For this experiment, various developing solvents were tested in order to find the one most effective for separating the three components. The first solvent tested was toluene. Toluene is relatively nonpolar, and was expected to be the worst of the three solvents tested due to the high polarity of benzoic acid. This turned out to be true when the plate was viewed and it was seen that while one spot moved fairly far up the plate, two other spots lingered around the starting point, barely moving at all. This led to the conclusion that toluene was much too nonpolar to use as a developing solvent. The next solvent tested was methylene chloride (DCM). This was the go-between of the three solvents, being more polar than toluene, but less polar than ethyl acetate. After viewing the developed plate, decent separation of the three components was seen, however, there was little movement for one of the spots towards the start of the plate. This was then presumed to be benzoic acid, since neither of the two less polar solvents were able to move that one spot. The third solvent, ethyl acetate, was then used to develop a third TLC plate. The result was all three of the spots being moved towards the top of the plate, due to the high polarity of the solvent. However, the spots were too close to each other, meaning that the separation was insufficient. Before mixing solvents, plate was developed to test both the 1:1:1 mixtures and the anthracene standard in toluene. This was due to the fact that the initial toluene plate showed good separation for one spot, which moved the most and was assumed to be anthracene based on polarity. The developed plate showed that this spot was indeed anthracene, however the solvent appeared to have smeared the spot across the top of the plate, making it difficult to read and analyze. This plate and solvent was decided to be a poor choice for developing future TLC plates.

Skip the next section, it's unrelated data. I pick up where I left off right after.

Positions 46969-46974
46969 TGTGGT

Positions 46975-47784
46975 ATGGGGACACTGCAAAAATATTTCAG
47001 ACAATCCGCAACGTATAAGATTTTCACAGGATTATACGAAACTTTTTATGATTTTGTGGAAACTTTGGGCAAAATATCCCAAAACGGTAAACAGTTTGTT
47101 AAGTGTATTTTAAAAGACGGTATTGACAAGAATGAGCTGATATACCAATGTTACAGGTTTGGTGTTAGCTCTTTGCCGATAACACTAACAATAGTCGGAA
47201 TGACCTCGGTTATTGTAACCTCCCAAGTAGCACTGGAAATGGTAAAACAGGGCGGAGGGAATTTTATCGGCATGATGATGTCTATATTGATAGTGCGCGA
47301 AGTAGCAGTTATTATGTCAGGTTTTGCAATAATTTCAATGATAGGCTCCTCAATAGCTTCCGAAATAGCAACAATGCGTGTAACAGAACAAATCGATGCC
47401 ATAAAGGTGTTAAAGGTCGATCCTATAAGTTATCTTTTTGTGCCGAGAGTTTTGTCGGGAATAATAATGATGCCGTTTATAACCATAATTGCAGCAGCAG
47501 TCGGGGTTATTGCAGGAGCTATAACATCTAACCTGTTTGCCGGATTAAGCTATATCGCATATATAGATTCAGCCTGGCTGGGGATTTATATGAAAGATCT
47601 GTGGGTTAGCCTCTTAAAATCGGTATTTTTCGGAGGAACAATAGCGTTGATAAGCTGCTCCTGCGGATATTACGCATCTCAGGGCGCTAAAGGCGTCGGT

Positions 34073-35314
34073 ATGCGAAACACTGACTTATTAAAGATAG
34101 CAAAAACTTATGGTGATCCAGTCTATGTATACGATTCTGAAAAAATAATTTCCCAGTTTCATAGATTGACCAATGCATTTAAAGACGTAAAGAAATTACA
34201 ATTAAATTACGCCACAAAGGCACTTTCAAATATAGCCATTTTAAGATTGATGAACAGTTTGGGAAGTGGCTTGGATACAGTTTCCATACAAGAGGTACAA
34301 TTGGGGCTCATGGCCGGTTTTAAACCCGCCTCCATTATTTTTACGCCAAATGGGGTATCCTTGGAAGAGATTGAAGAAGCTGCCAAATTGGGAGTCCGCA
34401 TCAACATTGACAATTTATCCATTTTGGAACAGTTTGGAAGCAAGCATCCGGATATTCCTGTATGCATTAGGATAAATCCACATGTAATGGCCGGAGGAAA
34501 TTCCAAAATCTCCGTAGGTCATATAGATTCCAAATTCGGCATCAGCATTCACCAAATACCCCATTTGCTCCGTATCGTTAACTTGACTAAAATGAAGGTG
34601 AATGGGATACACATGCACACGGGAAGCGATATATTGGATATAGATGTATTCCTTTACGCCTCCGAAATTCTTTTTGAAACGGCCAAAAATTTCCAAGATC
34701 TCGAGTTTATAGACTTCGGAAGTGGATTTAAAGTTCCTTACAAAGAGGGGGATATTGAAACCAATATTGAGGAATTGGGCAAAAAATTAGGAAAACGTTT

Based on these results, it was decided that a mixture of different solvents would give the best separation, so as to slightly lower or raise the polarities of certain solvents. A TLC plate using a 4:1 mixture of DCM:ethyl acetate was developed, and the resulting plate showed very good separation, having just enough added polarity from the ethyl acetate to move the benzoic acid from the bottom of the plate. Just to make sure that all the combinations were tested, a 4:1 mixture of ethyl acetate:DCM was used to develop another plate, however the resulting plate did not have the solvent move the anthracene portion far enough up the plate, due to its differing polarity. It was then concluded that the solvent containing the 4:1 mixture of DCM:ethyl acetate was the best choice for optimum separation. From there, 3 separate plates were run using this solvent mixture. The first plate contained the anthracene standard, as well as the experimentally-obtained anthracene to be tested. The experimental compound for each plate was spotted twice; once at standard concentration, and a second time at a higher concentration, in order to try and spot impurities in the developed plate. The resulting plate was labeled with 2 spots, with spot 1 being the experimental compound, and the other being the standard. The experimental anthracene almost matched the standard spot perfectly, with the difference that the standard spot seemed to branch out towards the top, which may have been due to the solvent wick touching the TLC plate toward the top (will be discussed in the error section). The second plate was done for p-nitroaniline, using the same procedure as the anthracene plate. This plate yielded 3 different spots, with the standard being spot 1, the experimental spot lining up with the standard spot being spot 2, and a third spot above the other spots, being presumably an anthracene impurity, being spot 3. A third and final plate was run for benzoic acid, same as the other two plates. The result from this plate was two different spots, with spot 1 being the experimental benzoic acid, and spot 2 being the standard. The data for these three plates, as well as Rf values are summarized in Table 1 Table 2, with each subscript relating to each spot outlined above.